The Doone family in the novel is based on a real family of outlaws and murderers that lived on Exmoor at the time. A detailed account of the origins of the Doones has been provided by Ms Ida M. Browne, who is apparently a descendant of the Doones of Exmoor.
In 1580 Elizabeth, Countess of Moray, married Sir James Stuart of Doune. Sir James had a twin brother, Ensor. Constant friction existed between the brothers as to the legal ownership of the title and estates of Doune Castle, situated near Stirling in Perthshire.
In 1602, Sir James was murdered by his hereditary enemy, the Earl of Huntley. The Earl was a friend of Ensor, and it was commonly supposed that Ensor had paid the impoverished Huntley to assassinate his brother. James, 2nd Earl of Moray, succeeded his murdered father.
In 1618, Ensor’s son Ensor James Stuart assumed the surname of Doune. This was viewed by his cousin, the 2nd Earl of Moray, as a claim on Doune Castle. The Earl gave Sir Ensor and his wife the choice of exile or imprisonment. They left Scotland and travelled to London, where they sought an audience with the King, which they never received. Subsequently, they made their way to Exmoor, where they raised their sons as robbers and murderers. For 73 years they terrorized the area. In 1699, a new Earl of Moray invited them to return to Scotland, which they did.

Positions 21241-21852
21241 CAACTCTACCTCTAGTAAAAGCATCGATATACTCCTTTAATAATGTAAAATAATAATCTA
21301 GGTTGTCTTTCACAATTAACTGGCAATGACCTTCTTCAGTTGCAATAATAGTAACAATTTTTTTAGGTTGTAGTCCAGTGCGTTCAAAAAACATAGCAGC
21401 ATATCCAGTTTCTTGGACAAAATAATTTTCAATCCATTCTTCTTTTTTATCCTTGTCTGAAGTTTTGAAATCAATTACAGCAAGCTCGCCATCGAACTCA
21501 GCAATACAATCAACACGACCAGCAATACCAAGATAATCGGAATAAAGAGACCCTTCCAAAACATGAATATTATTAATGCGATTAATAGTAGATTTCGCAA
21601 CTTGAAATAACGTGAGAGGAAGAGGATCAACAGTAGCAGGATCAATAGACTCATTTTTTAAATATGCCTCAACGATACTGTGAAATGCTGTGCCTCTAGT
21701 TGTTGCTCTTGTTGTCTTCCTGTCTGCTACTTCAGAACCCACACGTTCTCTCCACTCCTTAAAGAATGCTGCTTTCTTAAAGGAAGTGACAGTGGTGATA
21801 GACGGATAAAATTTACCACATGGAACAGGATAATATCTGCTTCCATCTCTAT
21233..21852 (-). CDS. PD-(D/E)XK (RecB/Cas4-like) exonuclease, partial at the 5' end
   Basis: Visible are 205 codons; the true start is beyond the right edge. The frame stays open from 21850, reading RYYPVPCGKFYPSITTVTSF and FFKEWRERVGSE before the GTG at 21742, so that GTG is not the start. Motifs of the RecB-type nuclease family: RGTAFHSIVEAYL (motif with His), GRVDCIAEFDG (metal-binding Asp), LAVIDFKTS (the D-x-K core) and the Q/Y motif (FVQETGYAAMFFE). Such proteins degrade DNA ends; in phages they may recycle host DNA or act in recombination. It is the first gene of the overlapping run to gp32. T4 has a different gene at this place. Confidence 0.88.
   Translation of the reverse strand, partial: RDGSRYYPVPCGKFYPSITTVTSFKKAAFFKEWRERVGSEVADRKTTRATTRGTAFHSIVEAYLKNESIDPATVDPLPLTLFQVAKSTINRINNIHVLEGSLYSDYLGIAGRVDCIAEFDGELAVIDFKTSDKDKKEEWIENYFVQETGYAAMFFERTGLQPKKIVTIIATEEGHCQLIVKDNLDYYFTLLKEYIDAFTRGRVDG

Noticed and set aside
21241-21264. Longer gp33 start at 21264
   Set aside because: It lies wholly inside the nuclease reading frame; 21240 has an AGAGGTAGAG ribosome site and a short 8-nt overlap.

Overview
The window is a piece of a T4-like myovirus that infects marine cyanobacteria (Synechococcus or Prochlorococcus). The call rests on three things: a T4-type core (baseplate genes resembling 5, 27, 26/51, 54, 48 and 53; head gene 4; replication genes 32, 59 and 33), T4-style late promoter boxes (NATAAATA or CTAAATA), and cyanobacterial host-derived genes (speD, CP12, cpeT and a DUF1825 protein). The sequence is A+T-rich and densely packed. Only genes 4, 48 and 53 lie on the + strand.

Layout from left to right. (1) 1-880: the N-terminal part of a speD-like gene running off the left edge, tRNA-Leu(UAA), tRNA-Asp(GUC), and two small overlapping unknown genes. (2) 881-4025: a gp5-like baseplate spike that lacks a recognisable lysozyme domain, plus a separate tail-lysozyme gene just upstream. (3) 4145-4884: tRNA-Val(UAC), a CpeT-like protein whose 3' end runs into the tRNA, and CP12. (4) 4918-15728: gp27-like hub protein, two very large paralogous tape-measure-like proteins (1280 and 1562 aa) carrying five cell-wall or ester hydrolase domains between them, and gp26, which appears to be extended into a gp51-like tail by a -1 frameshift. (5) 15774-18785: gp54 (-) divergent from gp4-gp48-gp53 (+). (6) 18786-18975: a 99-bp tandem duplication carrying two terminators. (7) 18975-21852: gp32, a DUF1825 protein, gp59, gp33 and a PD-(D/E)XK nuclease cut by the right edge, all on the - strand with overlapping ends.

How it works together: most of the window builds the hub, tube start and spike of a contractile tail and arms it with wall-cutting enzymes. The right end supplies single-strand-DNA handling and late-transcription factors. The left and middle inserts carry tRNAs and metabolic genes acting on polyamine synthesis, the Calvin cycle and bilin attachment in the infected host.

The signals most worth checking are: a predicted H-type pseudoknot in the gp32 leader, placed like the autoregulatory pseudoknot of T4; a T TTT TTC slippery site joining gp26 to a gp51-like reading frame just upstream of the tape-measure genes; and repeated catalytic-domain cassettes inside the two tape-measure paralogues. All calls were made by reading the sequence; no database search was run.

There is some dispute as to the validity of this account, although many historians have accepted the truth of Ms Browne's version. Whatever the precise details, there is strong support for the theory that the Doones were a real family of outlaws, of Scottish origin, living in the Exmoor area during this time.
Ida Browne’s full account of their history can be read here.